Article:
ACCOUNTING for 57% of all financially motivated cybercrime, the scam industry is becoming more structured and involves more and more parties divided into hierarchical groups, according to cybersecurity global leader Group-IB
The number of such groups jumped to a record high of 390, which is 3.5 times more than last year when the maximum number of active groups was close to 110.
Due to SaaS (Scam-as-a-Service), in 2021 the number of cybercriminals in one scam gang increased 10 times compared to 2020 and now reaches 100.
Traffic has become the circulatory system of scam projects and the number of websites used for purchasing and providing “grey” and illegal traffic that lures victims into fraudulent schemes has increased by 1.5 times.
Scammers are going into 2022 on a new level of scam attack automation: no more non-targeted users. Scammers are now attracting specific groups of victims to increase conversion rates.
Social media are more often becoming the first point of contact between scammers and their potential victims.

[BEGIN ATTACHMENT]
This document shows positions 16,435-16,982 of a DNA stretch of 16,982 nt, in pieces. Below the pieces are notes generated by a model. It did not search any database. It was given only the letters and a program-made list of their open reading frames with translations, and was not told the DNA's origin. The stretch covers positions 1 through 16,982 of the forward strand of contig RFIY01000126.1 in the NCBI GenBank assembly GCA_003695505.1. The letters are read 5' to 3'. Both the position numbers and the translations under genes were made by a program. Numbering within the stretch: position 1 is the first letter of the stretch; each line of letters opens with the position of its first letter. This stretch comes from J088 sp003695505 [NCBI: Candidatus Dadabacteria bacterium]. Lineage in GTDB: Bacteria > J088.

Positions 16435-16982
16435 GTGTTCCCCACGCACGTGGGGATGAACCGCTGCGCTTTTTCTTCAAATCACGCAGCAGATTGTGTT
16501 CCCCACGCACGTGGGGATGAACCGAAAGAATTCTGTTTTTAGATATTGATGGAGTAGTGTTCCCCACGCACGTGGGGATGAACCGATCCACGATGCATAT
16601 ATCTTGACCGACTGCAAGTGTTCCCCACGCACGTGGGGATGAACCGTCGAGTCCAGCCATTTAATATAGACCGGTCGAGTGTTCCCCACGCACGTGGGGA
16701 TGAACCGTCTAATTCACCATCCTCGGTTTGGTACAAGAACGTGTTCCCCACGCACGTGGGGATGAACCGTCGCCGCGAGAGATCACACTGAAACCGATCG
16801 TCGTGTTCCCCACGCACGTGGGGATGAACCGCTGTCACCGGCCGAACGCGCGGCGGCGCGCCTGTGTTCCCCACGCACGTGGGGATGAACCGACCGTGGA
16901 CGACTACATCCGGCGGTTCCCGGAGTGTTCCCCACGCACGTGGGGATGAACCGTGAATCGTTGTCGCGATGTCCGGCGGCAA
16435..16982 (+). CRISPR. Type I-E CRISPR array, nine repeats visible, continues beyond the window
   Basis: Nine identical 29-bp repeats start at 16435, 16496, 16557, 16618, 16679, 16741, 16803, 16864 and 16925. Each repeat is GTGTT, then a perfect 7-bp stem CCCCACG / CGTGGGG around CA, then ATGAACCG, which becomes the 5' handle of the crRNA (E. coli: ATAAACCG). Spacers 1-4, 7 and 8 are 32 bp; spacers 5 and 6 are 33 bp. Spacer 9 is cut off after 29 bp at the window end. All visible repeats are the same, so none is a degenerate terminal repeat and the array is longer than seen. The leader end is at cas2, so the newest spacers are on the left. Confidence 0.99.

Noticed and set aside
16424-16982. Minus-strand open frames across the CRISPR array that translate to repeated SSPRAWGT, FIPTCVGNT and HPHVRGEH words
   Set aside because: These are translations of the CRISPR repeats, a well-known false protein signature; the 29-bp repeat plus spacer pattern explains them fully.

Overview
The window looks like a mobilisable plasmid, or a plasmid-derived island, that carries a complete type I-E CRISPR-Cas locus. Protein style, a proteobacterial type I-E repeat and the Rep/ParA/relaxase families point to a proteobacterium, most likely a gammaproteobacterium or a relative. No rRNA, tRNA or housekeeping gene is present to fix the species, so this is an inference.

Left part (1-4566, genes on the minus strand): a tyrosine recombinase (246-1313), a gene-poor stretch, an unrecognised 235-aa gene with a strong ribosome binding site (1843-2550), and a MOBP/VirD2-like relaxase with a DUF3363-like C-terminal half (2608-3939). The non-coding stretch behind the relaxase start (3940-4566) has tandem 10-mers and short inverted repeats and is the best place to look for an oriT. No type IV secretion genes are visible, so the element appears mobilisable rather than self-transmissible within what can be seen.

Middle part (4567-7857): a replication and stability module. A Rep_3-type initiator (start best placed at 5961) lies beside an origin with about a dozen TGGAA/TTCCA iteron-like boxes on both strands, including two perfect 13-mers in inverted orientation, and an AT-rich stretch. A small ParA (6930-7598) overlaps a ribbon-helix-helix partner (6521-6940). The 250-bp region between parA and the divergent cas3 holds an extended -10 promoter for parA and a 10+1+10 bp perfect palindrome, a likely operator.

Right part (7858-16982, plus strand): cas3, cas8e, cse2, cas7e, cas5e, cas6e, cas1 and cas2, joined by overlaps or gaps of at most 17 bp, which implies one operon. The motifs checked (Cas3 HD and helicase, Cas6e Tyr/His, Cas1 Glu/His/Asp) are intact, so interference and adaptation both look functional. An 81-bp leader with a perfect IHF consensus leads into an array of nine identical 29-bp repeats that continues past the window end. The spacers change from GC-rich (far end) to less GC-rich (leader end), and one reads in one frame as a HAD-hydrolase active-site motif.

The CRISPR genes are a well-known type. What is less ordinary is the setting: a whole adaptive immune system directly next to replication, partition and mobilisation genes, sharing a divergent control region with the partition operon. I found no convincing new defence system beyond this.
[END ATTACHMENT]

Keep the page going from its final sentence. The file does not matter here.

During the Digital Risk Summit 2022 online conference, which was divided into analytical and technology-related streams, Group-IB shared the findings of its research into various scam schemes, obtained with the help of neural networks and ML-based scoring systems incorporated in the Group-IB Digital Risk Protection platform, which is designed to mitigate external digital risks to intellectual property and brand identity.
Conference participants included, among others, the United Nations International Computing Centre, Scamadviser (a global independent project) and Ebank (Egypt).
With more and more Internet users falling victim to cybercrime every day, fraudsters prefer good old techniques such as phishing (18%), scams and fraud (57%), and malware infections and reputational attacks (25%). In 2021, scams were the most common type of cybercrime.
The number of brand-impersonating scam resources created per month also increased. In the Middle East, the Asia Pacific, and Europe, analysts noted an increase of 150%, 83%, and 89% respectively.